Politics matters to Skinner. Born in West Bromwich, the youngest of four children of a semi-professional foot- baller, he’s a lifelong Labour voter, although he appears uncertain whether Ed Miliband will be Prime Minister. “Depends,” he grins. “He might be part of a small group with a shared stake in being Prime Minister. I used to think it was clever to point out that he was an unelectable dork, but my early New Year’s resolution is to be pro-Ed. Leaders shouldn’t be that important. The whole thrust of liberal Catholics for the past 20 years has been more collegial, not just a Pope making announcements.”
Skinner in Doctor Who this year
Matters Catholic pervade his life even more than politics. His return to the Church at 29 was “just a gut thing”. He prays daily (“doesn’t everyone?”) and goes to Mass each Sunday. But for a man who eagerly engages in articulate debate and is clearly enormously well read, it’s startling how little he has to say of interest about his faith. Ask how he reconciles some of the less fashion- able doctrinal teachings about abortion and homosexuality with his politics, and he offers the pedestrian reply: “The Church is not perfect. It makes mistakes.”
“The Church is on the road to truth but it finds several cul-de-sacs on the way. There are certainly doctrines that I don’t agree with – I can’t see any logical reason why there aren’t women priests. But the Church is generally viewed by its faults whereas, at ground level, it can be a massive force for good.”
He cheerfully admits Cath “has no religious beliefs at all”, but her lifelong teetotalism is important. For a decade from his late teens he was “a reckless alcoholic”, but managed to stop aged 29 when flu stopped him drinking for four days, so he resolved to carry on. But 13 years later, in 1999, he was “looking for a reason” to start again. “A friend who had a gambling problem told me you haven’t beaten something until you can do it in moderation. I told him he might be right but I didn’t have the courage to try it. It’d be nice to think I could handle it. But I can’t. So ultimately I didn’t.”
His alcoholism was at its height when he discovered literature, and especially poetry. Expelled from school for selling forged dinner tickets, he started work in a factory making metal parts for aircraft. But he went back into education, fell in love with literature and, after two years on the dole, became a lecturer at Halesowen College in the West Midlands. For a while he combined teaching and stand-up, before committing himself to the latter and abstinence along with it. He still reads poetry every day, and has the kind of curious mind that yearns for knowledge. It led him to devise his new Radio 4 panel game, The Rest Is History (on tonight at 7.15pm).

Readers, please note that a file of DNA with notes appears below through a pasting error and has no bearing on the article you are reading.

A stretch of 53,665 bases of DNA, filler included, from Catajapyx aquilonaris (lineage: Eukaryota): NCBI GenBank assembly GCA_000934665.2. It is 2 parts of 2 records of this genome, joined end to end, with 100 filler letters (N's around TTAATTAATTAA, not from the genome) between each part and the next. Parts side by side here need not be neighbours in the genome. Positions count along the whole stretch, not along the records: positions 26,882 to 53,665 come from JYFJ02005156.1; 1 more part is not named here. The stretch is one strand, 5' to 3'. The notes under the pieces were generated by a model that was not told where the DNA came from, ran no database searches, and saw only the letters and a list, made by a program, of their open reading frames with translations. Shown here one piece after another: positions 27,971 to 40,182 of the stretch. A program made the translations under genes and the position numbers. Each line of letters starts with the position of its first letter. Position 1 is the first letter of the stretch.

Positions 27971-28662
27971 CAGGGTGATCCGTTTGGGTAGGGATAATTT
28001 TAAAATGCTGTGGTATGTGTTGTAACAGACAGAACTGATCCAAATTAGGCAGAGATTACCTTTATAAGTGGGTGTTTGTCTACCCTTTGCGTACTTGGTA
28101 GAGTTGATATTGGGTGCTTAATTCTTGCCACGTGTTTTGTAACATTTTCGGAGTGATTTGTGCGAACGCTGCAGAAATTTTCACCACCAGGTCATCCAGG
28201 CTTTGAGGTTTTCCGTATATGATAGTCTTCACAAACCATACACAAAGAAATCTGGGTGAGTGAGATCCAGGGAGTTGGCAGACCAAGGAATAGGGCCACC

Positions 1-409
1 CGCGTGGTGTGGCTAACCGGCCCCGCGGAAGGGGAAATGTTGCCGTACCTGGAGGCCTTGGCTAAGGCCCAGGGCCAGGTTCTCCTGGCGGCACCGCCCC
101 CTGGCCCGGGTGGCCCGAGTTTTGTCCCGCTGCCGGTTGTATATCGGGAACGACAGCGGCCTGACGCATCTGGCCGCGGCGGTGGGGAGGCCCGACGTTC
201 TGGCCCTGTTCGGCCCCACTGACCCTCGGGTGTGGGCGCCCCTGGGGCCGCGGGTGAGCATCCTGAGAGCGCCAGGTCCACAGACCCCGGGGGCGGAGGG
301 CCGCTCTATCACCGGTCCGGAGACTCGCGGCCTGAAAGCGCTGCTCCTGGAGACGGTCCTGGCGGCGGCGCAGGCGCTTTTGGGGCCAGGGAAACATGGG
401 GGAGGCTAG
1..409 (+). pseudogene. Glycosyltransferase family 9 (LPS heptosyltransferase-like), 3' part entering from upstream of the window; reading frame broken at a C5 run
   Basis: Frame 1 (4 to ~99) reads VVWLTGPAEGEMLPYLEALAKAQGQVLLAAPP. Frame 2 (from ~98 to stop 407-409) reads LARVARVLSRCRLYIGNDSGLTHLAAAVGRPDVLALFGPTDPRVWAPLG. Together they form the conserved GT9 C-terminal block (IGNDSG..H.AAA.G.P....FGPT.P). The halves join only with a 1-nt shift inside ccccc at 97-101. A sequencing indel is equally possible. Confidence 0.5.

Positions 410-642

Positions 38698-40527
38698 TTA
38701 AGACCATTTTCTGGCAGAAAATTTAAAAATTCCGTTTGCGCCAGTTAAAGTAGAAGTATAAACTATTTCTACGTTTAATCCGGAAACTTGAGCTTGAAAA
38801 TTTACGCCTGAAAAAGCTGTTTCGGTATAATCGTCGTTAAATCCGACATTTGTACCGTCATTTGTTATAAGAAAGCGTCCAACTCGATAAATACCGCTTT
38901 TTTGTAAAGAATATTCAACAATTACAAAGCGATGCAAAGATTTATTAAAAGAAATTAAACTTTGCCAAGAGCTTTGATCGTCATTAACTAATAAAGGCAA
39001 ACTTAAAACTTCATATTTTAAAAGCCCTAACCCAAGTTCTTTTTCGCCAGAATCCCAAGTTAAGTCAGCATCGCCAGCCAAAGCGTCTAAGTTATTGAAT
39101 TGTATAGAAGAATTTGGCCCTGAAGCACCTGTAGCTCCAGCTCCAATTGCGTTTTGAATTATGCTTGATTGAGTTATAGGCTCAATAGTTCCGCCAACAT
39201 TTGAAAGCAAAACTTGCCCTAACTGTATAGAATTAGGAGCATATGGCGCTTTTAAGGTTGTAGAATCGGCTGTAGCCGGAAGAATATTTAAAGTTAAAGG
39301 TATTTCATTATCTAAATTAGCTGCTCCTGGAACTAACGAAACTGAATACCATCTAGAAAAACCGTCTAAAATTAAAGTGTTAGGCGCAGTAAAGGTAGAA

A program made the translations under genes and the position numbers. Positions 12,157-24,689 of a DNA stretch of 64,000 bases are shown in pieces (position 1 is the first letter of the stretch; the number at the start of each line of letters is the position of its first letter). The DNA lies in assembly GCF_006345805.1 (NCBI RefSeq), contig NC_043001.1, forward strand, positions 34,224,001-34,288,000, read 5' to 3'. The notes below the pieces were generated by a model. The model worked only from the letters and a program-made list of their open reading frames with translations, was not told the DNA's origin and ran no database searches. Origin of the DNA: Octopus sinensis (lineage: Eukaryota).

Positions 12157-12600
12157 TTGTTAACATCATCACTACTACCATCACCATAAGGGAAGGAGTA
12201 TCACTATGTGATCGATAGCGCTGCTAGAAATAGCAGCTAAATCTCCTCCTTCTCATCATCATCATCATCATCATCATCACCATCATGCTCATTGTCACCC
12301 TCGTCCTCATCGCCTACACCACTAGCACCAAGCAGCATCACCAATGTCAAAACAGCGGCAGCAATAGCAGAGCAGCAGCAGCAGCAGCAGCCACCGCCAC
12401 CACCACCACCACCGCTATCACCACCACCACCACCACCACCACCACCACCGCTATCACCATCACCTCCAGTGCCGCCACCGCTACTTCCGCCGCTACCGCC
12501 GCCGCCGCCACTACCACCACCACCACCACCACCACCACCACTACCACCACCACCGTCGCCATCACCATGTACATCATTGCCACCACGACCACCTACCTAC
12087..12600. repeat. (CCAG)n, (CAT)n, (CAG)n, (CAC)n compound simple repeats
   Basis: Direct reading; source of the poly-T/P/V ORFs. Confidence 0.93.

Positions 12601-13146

“I’m fascinated by history but have never studied it,” he says. “The show has me and a guest panel speculating on a person or event that we think we know about, and then our expert, Dr Kate Williams, gives the facts. I like that as well as being funny, you learn some history.”
“I once made a joke about the Whig Party on BBC2 and a commissioning editor said, ‘No one knows who they are.’ On the radio I can make those jokes, which I find more liberating than being able to say ‘f***’ on air.” Those who are offended by such words used to puzzle him. Then he saw Jerry Springer – the Opera, and was shocked to find himself offended by a joke about the Virgin Mary. “It made me realise that being offended isn’t a choice, it’s just how you feel. I’d like to think it’s possible to make jokes about anything, but you’d need an audience that really listened to what you were saying.”
As for the recent row engulfing the comedian Dapper Laughs (whose ITV show was dropped last month after he announced that a female audience member was “gagging for a rape”), Skinner says: “I hadn’t even heard of him until he became anathema. I couldn’t quite understand how, if he was so offensive, he got an ITV dating show. Weird.”
Skinner himself does not like to offend. As the interview ends, he says: “Perhaps I should apologise.” He goes over to the nearby table where the grumpy stranger is nursing his cup of tea. Amends are made and a handshake exchanged. All is well. Nonetheless, Skinner is wearing an expression unfamiliar to his audiences – shame. He will be confessing to intolerance again, come Sunday.
The Rest is History begins on Radio 4 tonight at 7.15pm